There is no "right" way. Images with transparency are always shown flattened against some background. A chequerboard background is traditional because it clearly shows which areas of the image are entirely transparent. But it creates viewing problems when the image has areas that are only slightly transparent.niyanwen wrote: I am new to image processing, could you recommend what's the right way to view it? like by which software?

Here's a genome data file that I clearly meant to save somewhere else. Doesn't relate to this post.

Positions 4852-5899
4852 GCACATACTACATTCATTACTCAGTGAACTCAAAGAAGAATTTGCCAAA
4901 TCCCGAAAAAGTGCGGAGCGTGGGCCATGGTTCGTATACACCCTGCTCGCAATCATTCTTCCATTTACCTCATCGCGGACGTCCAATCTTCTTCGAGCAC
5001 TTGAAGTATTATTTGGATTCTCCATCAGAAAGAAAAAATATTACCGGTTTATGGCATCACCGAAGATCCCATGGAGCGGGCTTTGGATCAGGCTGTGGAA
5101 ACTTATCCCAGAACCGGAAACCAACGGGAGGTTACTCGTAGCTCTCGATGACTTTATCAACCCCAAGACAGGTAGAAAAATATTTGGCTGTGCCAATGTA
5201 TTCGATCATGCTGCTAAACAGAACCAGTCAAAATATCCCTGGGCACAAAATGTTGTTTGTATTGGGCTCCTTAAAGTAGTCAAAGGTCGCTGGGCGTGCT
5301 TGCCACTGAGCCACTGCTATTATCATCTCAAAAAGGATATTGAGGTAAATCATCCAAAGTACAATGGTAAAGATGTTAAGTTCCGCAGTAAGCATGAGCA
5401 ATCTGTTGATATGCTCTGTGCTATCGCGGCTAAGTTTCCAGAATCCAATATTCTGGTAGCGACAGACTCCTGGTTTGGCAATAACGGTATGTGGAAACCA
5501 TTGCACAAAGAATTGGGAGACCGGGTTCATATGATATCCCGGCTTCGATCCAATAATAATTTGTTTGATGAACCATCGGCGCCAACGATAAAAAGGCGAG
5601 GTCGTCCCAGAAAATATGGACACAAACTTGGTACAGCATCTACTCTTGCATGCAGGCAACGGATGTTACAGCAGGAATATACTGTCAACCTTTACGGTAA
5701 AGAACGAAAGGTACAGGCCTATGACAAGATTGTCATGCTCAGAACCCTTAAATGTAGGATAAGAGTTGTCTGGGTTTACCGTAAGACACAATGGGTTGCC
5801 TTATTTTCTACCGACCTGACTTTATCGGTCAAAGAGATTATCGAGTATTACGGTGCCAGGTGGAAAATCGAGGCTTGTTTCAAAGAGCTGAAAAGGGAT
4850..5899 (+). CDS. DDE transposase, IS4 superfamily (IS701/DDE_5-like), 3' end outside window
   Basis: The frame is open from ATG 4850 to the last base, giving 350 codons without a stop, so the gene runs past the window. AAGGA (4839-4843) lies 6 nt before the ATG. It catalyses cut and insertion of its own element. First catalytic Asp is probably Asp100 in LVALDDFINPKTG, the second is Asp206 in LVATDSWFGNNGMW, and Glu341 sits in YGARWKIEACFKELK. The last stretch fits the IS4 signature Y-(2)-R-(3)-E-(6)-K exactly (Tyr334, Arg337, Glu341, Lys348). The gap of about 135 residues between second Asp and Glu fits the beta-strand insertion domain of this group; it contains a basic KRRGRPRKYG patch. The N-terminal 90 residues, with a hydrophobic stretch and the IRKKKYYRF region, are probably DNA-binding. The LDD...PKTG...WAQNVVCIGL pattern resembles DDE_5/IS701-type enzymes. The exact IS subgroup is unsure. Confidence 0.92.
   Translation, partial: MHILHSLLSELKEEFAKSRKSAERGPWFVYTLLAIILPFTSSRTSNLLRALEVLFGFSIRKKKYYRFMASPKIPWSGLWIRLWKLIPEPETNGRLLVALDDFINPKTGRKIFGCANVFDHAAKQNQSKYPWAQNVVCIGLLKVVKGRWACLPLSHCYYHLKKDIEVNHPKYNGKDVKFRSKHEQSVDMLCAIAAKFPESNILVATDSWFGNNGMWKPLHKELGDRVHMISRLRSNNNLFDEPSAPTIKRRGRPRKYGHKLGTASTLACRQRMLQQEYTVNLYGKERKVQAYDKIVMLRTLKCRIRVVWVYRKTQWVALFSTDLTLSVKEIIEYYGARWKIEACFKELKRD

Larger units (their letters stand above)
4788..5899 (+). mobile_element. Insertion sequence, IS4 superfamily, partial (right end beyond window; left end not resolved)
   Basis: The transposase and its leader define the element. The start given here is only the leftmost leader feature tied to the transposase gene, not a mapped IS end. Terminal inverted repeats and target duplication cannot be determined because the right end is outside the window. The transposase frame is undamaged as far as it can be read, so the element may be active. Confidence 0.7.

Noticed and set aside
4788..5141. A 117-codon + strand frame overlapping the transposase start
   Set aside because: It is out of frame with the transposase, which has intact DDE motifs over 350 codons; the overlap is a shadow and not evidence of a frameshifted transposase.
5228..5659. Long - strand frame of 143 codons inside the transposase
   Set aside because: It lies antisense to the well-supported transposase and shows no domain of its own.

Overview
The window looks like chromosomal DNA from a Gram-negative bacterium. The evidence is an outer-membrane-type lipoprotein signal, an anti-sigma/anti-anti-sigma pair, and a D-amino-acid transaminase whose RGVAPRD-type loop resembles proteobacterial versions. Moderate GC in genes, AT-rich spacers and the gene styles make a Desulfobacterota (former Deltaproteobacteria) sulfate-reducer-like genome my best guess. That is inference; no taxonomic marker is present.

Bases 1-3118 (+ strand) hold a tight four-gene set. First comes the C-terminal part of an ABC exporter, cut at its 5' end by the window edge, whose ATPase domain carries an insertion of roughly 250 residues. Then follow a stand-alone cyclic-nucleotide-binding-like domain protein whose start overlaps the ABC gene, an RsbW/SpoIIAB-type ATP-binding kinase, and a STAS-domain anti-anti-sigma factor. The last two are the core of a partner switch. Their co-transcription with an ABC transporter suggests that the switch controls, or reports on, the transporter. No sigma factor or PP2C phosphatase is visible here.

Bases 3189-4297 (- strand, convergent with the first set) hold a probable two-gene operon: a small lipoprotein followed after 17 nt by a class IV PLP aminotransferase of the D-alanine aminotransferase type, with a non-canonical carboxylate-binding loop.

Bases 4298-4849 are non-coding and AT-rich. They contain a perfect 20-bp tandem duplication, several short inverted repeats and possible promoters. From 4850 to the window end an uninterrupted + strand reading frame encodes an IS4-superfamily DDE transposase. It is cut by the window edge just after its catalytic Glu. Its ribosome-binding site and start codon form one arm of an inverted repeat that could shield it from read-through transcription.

In Gimp, Edit | Preferences | Display can change transparency from checks to solid white, gray or black. Or Image |Flatten image will remove transparency.
Gimp's Color Picker can show RGBA values for individual pixels. This clearly shows that your images have areas of constant colour (RGB channels) but varying transparency (alpha channel).
Personally, I mostly use Microsoft Photo Viewer, and my own unpublished image editor. But Gimp can do the job.